Ending a Chinese television show

Brian Schwarz reports from Shanghai:

Last Friday, viewers of the most popular economics talk show on Shanghai television were hit with a disappointment  — their favorite presenter was absent and his show cancelled.

The show was called Lang Commentary of Finance, hosted by Mr. Larry Lang Xianping, a Taiwan—raised and American—educated finance professor at the Chinese University of Hong Kong.  The reason for the cancellation remains in dispute. 

According to Mr. Mark O'Neill, a reporter for the Hong Kong—based South China Morning Post, the Chinese Business News channel, which had aired the show since the fall of 2004, has remained silent on the issue.

He goes on to explain:

However, television journalists in Shanghai confirmed the news, saying the reason given to Mr Lang was that he did not have the licence issued by the government to television comperes to certify they can speak standard Chinese.

This is absurd, as the highly educated Mr Lang speaks Mandarin better than many members of the government —— albeit with a Taiwan accent —— and much better than Mao Zedong or Deng Xiaoping.

The real reason was that Mr Lang did his job too well.
He discussed the hot economic issues of the day with a depth and frankness the mainland had never experienced before and which in the end it could not tolerate.

As an outsider, he could say much that local Chinese would not dare. A favourite theme was a critique of what he considers excessively rapid privatisation of state firms. "Russia needed two years for privatisation, whereas China will need 20," he said.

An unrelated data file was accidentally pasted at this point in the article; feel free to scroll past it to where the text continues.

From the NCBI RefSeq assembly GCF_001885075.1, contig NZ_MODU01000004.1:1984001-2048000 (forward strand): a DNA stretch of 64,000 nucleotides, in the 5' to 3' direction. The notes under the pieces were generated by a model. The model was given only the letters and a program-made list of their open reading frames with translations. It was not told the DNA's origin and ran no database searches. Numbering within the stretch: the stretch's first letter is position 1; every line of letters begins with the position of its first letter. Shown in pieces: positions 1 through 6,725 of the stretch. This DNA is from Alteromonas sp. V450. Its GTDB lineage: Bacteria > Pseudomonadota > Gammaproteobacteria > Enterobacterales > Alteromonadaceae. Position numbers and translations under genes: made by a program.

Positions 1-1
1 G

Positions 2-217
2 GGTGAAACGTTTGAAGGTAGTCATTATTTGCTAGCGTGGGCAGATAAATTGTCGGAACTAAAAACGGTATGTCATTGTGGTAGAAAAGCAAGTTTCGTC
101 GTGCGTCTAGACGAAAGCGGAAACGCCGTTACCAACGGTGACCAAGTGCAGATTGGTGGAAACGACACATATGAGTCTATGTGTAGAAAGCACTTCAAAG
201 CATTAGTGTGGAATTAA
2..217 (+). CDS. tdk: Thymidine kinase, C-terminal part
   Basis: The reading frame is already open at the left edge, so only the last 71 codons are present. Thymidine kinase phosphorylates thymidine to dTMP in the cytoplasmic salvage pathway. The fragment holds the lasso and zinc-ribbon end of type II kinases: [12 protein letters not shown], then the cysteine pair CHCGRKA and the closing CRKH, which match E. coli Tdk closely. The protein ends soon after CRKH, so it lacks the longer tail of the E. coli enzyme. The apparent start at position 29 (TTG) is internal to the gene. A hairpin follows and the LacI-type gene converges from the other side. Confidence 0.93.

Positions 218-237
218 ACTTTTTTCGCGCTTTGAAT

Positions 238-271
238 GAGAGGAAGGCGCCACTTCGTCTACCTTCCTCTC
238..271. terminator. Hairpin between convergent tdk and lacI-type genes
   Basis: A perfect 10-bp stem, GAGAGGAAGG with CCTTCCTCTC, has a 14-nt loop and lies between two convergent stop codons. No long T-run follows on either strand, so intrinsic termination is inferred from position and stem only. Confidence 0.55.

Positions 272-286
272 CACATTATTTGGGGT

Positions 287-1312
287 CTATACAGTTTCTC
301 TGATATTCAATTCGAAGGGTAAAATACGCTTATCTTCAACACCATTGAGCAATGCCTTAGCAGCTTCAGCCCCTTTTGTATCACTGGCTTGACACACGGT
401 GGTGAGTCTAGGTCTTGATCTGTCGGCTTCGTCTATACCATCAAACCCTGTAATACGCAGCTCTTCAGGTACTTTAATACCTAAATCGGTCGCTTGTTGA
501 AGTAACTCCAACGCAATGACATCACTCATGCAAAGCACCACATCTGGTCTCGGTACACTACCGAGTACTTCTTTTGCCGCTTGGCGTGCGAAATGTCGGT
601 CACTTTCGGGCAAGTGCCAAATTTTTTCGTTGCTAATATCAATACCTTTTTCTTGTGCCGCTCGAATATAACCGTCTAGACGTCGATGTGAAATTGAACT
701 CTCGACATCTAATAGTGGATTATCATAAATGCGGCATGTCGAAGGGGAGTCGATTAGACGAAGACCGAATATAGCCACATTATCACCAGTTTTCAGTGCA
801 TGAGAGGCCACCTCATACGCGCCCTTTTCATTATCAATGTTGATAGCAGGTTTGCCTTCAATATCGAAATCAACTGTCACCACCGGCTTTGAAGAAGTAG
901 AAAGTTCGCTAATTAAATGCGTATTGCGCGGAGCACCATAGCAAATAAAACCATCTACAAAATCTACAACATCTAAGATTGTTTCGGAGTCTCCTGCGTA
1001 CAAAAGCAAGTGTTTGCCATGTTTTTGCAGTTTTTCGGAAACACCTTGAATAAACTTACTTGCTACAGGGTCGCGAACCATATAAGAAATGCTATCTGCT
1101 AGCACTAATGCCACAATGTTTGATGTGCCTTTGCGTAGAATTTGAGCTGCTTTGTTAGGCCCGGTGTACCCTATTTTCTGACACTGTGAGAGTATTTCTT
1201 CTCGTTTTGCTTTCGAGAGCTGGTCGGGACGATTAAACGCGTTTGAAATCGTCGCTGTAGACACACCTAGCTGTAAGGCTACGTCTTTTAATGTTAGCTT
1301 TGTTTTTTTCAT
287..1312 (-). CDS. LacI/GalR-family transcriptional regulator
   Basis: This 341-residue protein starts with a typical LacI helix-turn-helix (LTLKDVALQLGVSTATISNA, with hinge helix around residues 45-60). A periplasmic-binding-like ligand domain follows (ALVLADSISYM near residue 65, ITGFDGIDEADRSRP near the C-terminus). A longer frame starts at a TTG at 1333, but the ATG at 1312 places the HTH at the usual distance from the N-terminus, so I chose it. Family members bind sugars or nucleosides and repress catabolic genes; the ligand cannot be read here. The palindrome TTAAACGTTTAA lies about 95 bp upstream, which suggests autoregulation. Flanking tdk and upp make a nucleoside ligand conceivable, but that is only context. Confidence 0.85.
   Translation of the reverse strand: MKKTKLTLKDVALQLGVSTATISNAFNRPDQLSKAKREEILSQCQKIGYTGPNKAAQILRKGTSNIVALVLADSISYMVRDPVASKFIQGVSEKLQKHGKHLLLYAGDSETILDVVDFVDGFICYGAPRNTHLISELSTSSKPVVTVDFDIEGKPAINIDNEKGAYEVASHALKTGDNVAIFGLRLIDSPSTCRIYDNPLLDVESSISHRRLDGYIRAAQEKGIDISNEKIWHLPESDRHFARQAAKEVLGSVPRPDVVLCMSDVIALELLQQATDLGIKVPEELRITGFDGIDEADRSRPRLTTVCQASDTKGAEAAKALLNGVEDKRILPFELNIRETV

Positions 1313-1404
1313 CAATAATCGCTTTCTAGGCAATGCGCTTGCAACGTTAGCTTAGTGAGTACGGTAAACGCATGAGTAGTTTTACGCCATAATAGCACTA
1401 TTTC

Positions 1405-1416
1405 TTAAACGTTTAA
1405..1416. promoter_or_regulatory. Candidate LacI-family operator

He advocated the use of well—paid, professional managers to run state firms and for keeping them in public ownership.

To read more, see this.

Brian Schwarz reports from Shanghai:

Last Friday, viewers of the most popular economics talk show on Shanghai television were hit with a disappointment  — their favorite presenter was absent and his show cancelled.

The show was called Lang Commentary of Finance, hosted by Mr. Larry Lang Xianping, a Taiwan—raised and American—educated finance professor at the Chinese University of Hong Kong.  The reason for the cancellation remains in dispute. 

According to Mr. Mark O'Neill, a reporter for the Hong Kong—based South China Morning Post, the Chinese Business News channel, which had aired the show since the fall of 2004, has remained silent on the issue.

He goes on to explain:

However, television journalists in Shanghai confirmed the news, saying the reason given to Mr Lang was that he did not have the licence issued by the government to television comperes to certify they can speak standard Chinese.

This is absurd, as the highly educated Mr Lang speaks Mandarin better than many members of the government —— albeit with a Taiwan accent —— and much better than Mao Zedong or Deng Xiaoping.

The real reason was that Mr Lang did his job too well.
He discussed the hot economic issues of the day with a depth and frankness the mainland had never experienced before and which in the end it could not tolerate.

As an outsider, he could say much that local Chinese would not dare. A favourite theme was a critique of what he considers excessively rapid privatisation of state firms. "Russia needed two years for privatisation, whereas China will need 20," he said.

He advocated the use of well—paid, professional managers to run state firms and for keeping them in public ownership.

To read more, see this.